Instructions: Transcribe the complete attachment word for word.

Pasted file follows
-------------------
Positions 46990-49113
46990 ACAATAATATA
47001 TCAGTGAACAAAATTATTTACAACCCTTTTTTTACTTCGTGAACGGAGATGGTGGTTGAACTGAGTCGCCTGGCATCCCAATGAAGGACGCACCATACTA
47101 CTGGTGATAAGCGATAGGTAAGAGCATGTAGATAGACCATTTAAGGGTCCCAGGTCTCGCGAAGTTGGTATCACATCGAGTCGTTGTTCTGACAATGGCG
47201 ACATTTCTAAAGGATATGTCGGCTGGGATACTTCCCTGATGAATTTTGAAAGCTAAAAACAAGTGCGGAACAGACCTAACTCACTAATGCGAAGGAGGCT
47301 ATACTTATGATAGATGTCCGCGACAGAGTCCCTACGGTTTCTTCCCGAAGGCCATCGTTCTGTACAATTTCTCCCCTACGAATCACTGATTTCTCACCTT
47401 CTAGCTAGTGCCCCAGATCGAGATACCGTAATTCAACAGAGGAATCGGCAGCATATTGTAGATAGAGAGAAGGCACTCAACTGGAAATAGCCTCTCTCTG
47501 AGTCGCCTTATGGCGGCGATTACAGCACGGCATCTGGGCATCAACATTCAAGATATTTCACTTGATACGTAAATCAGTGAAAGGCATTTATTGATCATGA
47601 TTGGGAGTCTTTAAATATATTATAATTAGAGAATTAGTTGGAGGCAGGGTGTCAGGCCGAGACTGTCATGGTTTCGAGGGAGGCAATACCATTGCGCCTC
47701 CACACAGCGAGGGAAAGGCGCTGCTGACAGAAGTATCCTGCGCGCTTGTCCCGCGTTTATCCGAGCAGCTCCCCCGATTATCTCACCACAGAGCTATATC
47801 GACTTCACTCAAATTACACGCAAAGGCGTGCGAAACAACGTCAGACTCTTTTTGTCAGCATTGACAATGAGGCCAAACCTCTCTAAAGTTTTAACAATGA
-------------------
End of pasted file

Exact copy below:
Positions 46990-49113
46990 ACAATAATATA
47001 TCAGTGAACAAAATTATTTACAACCCTTTTTTTACTTCGTGAACGGAGATGGTGGTTGAACTGAGTCGCCTGGCATCCCAATGAAGGACGCACCATACTA
47101 CTGGTGATAAGCGATAGGTAAGAGCATGTAGATAGACCATTTAAGGGTCCCAGGTCTCGCGAAGTTGGTATCACATCGAGTCGTTGTTCTGACAATGGCG
47201 ACATTTCTAAAGGATATGTCGGCTGGGATACTTCCCTGATGAATTTTGAAAGCTAAAAACAAGTGCGGAACAGACCTAACTCACTAATGCGAAGGAGGCT
47301 ATACTTATGATAGATGTCCGCGACAGAGTCCCTACGGTTTCTTCCCGAAGGCCATCGTTCTGTACAATTTCTCCCCTACGAATCACTGATTTCTCACCTT
47401 CTAGCTAGTGCCCCAGATCGAGATACCGTAATTCAACAGAGGAATCGGCAGCATATTGTAGATAGAGAGAAGGCACTCAACTGGAAATAGCCTCTCTCTG
47501 AGTCGCCTTATGGCGGCGATTACAGCACGGCATCTGGGCATCAACATTCAAGATATTTCACTTGATACGTAAATCAGTGAAAGGCATTTATTGATCATGA
47601 TTGGGAGTCTTTAAATATATTATAATTAGAGAATTAGTTGGAGGCAGGGTGTCAGGCCGAGACTGTCATGGTTTCGAGGGAGGCAATACCATTGCGCCTC
47701 CACACAGCGAGGGAAAGGCGCTGCTGACAGAAGTATCCTGCGCGCTTGTCCCGCGTTTATCCGAGCAGCTCCCCCGATTATCTCACCACAGAGCTATATC
47801 GACTTCACTCAAATTACACGCAAAGGCGTGCGAAACAACGTCAGACTCTTTTTGTCAGCATTGACAATGAGGCCAAACCTCTCTAAAGTTTTAACAATGA